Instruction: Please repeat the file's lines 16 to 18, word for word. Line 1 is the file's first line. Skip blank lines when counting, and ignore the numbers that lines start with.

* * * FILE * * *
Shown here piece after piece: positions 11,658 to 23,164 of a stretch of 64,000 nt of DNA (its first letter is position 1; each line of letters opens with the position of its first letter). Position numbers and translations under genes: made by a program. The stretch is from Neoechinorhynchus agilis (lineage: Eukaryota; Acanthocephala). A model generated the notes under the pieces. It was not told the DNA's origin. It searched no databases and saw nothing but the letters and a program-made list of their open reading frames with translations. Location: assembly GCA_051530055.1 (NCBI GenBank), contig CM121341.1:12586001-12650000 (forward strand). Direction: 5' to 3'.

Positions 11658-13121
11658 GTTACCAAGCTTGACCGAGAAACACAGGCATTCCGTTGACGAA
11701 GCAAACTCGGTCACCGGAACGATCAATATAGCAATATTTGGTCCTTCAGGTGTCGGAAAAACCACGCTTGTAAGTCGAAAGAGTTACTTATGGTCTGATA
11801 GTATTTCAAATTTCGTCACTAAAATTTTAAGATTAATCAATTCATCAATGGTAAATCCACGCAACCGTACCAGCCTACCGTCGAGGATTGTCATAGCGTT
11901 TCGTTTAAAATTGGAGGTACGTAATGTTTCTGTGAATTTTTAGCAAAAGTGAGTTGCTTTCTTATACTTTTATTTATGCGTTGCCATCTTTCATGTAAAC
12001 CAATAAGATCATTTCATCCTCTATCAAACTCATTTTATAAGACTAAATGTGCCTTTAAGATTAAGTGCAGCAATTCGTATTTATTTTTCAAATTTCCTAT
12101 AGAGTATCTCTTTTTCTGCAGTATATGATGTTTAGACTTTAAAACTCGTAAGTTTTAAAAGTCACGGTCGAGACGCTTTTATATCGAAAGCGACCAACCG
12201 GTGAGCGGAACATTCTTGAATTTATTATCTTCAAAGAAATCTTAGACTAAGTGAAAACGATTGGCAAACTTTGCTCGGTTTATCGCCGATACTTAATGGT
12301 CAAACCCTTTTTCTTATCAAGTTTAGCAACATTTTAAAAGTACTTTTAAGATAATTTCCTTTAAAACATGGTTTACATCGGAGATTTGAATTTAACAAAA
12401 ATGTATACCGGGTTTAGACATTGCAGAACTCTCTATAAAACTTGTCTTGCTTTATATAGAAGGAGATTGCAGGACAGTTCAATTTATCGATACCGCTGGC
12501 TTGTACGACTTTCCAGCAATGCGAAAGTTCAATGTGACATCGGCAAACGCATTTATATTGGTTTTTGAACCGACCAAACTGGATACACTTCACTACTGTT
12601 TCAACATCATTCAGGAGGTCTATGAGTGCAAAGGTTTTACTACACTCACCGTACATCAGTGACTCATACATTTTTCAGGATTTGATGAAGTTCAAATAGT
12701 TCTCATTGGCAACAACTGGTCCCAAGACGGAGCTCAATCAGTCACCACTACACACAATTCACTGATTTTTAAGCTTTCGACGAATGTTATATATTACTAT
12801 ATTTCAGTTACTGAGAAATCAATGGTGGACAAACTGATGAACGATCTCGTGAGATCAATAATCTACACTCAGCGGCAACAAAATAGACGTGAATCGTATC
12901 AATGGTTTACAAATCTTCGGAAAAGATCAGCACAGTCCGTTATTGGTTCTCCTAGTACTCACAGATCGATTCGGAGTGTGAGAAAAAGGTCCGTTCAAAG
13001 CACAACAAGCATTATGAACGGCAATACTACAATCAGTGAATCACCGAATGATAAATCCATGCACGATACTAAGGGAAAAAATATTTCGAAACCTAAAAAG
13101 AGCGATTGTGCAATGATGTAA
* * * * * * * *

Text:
12901 AATGGTTTACAAATCTTCGGAAAAGATCAGCACAGTCCGTTATTGGTTCTCCTAGTACTCACAGATCGATTCGGAGTGTGAGAAAAAGGTCCGTTCAAAG
13001 CACAACAAGCATTATGAACGGCAATACTACAATCAGTGAATCACCGAATGATAAATCCATGCACGATACTAAGGGAAAAAATATTTCGAAACCTAAAAAG
13101 AGCGATTGTGCAATGATGTAA